Rolling with Stone
Welcome to our local artisan holiday gift guide issue! As you begin thinking about the people on your Christmas list, I want you to remember all of the great artists and crafters we have right here in Haywood County.
Obviously there are too many to feature or even list in The Guide, but I put a call out on Facebook and these people are the ones who responded and sent me information on the things they make.
Many of these crafters use their spare time to pursue their hobbies or passion. This holiday season, let’s support locally-made products instead of buying cookie-cutter, cliché gifts made in who knows where. Plus, homemade gifts are just better — they have a special story and chances are, they will last much longer than a fruitcake.
The local artisans featured this week make a wide variety of items that would make perfect gifts — pottery, soaps, picture frames, jewelry, home décor, instruments, artwork, beauty products, scarves, flip-flops, lamps, ornaments and more. And if you explore the local shops in Waynesville, Maggie Valley, Canton and Clyde, I bet you will find a local gift for everyone on your list.
Wherever I am living at Christmas time, I try to buy gifts for my family that gives them a piece of where I am. I couldn’t ask for a better location than where I am now! The choices are endless. Food items are always a hit in my family and I love putting together baskets full of things my family members love.
A coffee mug from a local potter with delicious coffee beans from Panacea for my mom, locally-written children’s books at Blue Ridge Books for my nephew, a growler from Frog Level Brewing and locally made salsa for my dad, guitar strings and picks from Strains of Music for my husband and art supplies from Mountain Home Collection for my sister.
Don’t forget local artists — our local galleries are full of locally made artwork or support local musicians by purchasing their music to share with others.
I hope this holiday gift guide gives you some new ideas for thoughtful presents this year. Whatever you give, try to keep it local. Supporting our local artisans helps to support our local economy and keep that money in our community instead of sending it to a large corporation elsewhere.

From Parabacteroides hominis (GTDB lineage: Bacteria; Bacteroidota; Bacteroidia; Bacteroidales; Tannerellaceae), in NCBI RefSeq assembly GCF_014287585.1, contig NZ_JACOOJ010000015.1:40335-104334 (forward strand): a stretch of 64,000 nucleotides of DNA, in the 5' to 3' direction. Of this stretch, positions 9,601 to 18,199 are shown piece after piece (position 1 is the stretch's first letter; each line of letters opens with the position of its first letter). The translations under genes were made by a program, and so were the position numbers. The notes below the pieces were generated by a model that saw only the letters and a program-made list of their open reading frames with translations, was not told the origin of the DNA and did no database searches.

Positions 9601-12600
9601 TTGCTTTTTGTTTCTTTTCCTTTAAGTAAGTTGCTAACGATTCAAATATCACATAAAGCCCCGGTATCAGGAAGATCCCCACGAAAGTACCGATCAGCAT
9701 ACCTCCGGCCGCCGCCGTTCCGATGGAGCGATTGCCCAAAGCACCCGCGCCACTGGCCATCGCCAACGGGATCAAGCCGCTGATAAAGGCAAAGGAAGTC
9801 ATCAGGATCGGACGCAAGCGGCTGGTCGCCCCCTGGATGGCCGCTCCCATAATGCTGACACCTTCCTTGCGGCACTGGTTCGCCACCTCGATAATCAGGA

Be sure to check back with me for the Nov. 27 Guide when we will be featuring more local businesses to support “Shop Local Saturday” instead of the hyped “Black Friday.” If you are a local Haywood business, email me one item you have that you believe would make a unique holiday gift that no one else has in town. I’d love to highlight those gifts in The Guide!
In this week’s Guide
Besides the local gift guide, we also have some great features this week. I had the pleasure of interviewing Judy Sipes, who recently released her book, “My Home Sweet Kentucky Home.” The book contains fascinating stories about her small-town upbringing in Kentucky as well as her musical journey that still continues in Haywood County. Judy plays a number of instruments, including the fiddle, piano, dulcimer and Autoharp. Her musical background runs deep in her family and encoded in her DNA.
Another Judy in this week’s Guide is local artist Judy Rentner. Margaret Roberts featured Judy in her new column Artists in Our Town. Her work can be seen at Twigs and Leaves on Main Street or in the Asheville Art Gallery.
Lastly, if you haven’t bought raffle tickets for Wheels Through Time Museum’s annual motorcycle giveaway, do it now! Talk about the perfect Christmas gift, how about a restored '39 Knucklehead Bobber? The winner will be chosen about 3 p.m. Nov. 16 at Wheels Through Time.